When music resonates with people, it’s bound to spread.
There’s no city where this is clearer than Chicago. The artists born, bred, and moulded by the Windy City streets go on to connect with minds across the globe, channeling a musicality unique only to the shores of Lake Michigan.
Mick Jenkins and his cohort are a few of these artists.
After seemingly sprouting out of nowhere in the thick weeds of Chicago’s hip-hop scene, Jenkins has since gained global recognition, recently headlining Australian and European tours.
Spinning right alongside Mick Jenkins is Green Slime, his DJ. Much like Mick, his career and life has been shaped by Chicago’s hip-hop scene. I took a little bit of time to have a back and forth with Slime to discuss the city’s formative traits and his thoughts on the “Chicago renaissance.”
How have your careers been shaped by Chicago’s art community?
I know Mick was shaped by the community from frequenting Young Chicago Authors and going to hip-hop shows while also collaborating with other artists.
My career was built in the same fashion—shaped from every angle by the community.
When I wanted to start battling, I was in Wicker Park—like the actual park—battling on the basketball court and, eventually, I made it in the club battling motherfuckers when I was 14. Naturally, I also wanted to make beats. Kanye made me feel like I HAD to make beats if I was gonna be dope.
Sampling and going to house parties led to DJing. From there I just met different producers, MCs, poets, graff writers, and DJs all the time and started going to a lot of parties and shows and just learning while having fun.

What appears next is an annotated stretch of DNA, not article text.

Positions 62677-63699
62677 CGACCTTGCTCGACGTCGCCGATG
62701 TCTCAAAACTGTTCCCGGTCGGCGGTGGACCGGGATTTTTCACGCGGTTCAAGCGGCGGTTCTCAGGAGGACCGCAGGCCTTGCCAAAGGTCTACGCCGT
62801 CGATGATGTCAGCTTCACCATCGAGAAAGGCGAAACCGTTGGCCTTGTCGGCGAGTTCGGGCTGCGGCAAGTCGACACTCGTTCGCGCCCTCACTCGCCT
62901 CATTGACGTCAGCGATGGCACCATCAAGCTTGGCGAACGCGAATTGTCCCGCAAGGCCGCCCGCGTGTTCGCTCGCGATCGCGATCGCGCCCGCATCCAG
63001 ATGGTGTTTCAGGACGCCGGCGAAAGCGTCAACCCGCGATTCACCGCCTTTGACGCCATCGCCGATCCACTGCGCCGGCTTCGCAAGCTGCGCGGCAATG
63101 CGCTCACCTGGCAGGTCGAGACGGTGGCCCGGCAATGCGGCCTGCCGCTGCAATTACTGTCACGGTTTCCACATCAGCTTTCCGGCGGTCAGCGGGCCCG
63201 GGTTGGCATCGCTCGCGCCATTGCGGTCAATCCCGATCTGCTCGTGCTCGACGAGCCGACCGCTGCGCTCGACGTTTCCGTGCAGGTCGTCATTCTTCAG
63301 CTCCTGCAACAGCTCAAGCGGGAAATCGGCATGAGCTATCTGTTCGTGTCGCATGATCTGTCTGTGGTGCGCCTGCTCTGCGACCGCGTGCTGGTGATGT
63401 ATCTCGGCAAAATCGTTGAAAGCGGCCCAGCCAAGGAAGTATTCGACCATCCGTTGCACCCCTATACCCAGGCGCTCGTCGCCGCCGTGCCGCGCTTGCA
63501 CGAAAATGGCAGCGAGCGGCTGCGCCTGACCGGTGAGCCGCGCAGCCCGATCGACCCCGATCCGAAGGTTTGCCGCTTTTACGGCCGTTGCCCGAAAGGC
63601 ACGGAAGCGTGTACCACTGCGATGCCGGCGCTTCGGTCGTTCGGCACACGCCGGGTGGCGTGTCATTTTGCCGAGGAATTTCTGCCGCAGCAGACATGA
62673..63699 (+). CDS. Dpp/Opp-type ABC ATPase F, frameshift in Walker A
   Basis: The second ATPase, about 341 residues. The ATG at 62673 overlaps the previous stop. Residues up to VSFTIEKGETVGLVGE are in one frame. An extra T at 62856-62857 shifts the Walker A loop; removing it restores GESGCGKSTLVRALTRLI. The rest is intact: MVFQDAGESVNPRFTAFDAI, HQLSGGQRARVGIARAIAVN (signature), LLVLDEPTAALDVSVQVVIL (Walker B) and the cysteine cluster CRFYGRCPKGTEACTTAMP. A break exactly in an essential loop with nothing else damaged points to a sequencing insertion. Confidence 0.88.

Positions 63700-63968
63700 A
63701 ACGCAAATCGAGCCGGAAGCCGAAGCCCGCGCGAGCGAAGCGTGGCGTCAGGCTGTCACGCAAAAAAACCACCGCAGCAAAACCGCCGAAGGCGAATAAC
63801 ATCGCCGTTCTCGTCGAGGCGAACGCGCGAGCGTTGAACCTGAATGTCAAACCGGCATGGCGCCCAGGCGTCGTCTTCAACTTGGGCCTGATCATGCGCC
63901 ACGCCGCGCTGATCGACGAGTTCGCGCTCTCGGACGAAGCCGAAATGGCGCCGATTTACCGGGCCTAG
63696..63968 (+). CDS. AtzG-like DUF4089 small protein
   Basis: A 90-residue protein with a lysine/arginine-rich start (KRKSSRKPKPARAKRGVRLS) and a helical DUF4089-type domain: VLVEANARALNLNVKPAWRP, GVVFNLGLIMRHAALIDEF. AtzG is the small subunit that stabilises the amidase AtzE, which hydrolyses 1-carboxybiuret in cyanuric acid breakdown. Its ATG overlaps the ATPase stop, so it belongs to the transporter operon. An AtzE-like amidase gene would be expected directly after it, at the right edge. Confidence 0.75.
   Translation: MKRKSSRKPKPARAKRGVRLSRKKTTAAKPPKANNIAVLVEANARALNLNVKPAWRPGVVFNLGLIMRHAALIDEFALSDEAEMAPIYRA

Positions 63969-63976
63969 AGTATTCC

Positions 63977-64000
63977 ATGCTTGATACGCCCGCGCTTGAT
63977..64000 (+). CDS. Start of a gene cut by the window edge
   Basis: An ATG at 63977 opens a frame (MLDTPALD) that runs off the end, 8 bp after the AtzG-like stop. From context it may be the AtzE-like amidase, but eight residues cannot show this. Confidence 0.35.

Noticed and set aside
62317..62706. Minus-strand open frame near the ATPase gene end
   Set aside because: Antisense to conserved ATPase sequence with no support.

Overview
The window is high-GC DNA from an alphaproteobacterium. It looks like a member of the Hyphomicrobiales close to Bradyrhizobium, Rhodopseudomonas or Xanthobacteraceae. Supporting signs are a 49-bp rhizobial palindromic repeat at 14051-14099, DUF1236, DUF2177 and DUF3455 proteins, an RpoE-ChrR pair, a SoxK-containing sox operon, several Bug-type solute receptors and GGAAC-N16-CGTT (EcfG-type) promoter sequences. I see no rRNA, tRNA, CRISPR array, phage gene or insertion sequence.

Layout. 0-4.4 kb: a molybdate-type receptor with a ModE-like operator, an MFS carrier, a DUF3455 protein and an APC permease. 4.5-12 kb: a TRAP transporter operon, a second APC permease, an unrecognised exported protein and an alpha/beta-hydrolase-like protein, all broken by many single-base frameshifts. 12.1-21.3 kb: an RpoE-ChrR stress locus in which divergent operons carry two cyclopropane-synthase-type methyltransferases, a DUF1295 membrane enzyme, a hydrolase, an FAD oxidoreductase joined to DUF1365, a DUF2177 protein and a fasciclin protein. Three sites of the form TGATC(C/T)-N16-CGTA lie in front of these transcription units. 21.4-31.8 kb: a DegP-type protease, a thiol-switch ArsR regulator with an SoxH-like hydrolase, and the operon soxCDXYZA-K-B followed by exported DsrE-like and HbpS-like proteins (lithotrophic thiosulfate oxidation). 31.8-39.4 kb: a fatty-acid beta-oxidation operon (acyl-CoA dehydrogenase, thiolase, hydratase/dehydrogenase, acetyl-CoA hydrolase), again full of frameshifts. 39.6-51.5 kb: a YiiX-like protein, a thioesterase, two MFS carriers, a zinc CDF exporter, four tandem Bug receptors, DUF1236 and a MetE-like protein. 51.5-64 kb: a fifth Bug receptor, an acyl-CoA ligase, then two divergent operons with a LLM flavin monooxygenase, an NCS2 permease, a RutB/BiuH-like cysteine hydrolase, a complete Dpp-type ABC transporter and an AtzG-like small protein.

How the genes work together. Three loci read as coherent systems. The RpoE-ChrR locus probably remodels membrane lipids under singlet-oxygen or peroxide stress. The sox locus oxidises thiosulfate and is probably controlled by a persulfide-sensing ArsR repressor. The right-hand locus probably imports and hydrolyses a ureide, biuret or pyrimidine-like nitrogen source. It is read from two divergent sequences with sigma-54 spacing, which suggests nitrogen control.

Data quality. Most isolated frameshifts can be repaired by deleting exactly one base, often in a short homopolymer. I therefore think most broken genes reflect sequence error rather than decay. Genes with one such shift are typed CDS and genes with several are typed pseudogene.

With the influx of eyes on city (due to both arts and the news), how would you describe the current state of the Chicago arts community?
Chicago has a lot of eyes on it right now—and that’s dope because we have been overlooked for a long time, at least a lot of people in the city feel that way. We had a few artists get on forreal back in the day, the “underground” community of DJs, MCs, producers, graffiti writers, and just people of all artistic backgrounds has always been strong and that shit has nurtured a beautiful culture here with some real shit to say.
How do you think an outsider would perceive the community now?
It’s strong. I travel all over the world and people can shout out like 10 new artists from Chicago, producers, MCs, all that. Chicago is global as fuck right now.
Is there change needed?
I can’t think of what I would change at this point. I know a lot of cats complain that they don’t get their shit heard—but I used to be one of those dudes and that’s whack.
You just have to do the shit, make something that resonates with people, and get it out there. There are a lot of people working on their craft throughout the city and new artists are going to keep coming.
What’s the inspiration for the art you put out?
Everyday life is the inspiration. Whether it’s good or bad, at the end of the day everything comes from life. That’s why it connects with so many people.
Do you see a pattern in the Chicago’s art and music?
Chicago’s in a renaissance, so naturally I see the community progressing. More artists, more messages, more fun…more dope shit to the city.
How do you think the art is affecting the community?
I see artists that have already been creating shit for 10 years wanting to work harder. I see new kids hungry to get in the studio and they have some real shit to say. From music to clothes to food to what-the-fuck-ever, I see a lot of creativity. This is really just the beginning of a new chapter and the community is going to keep expanding and building.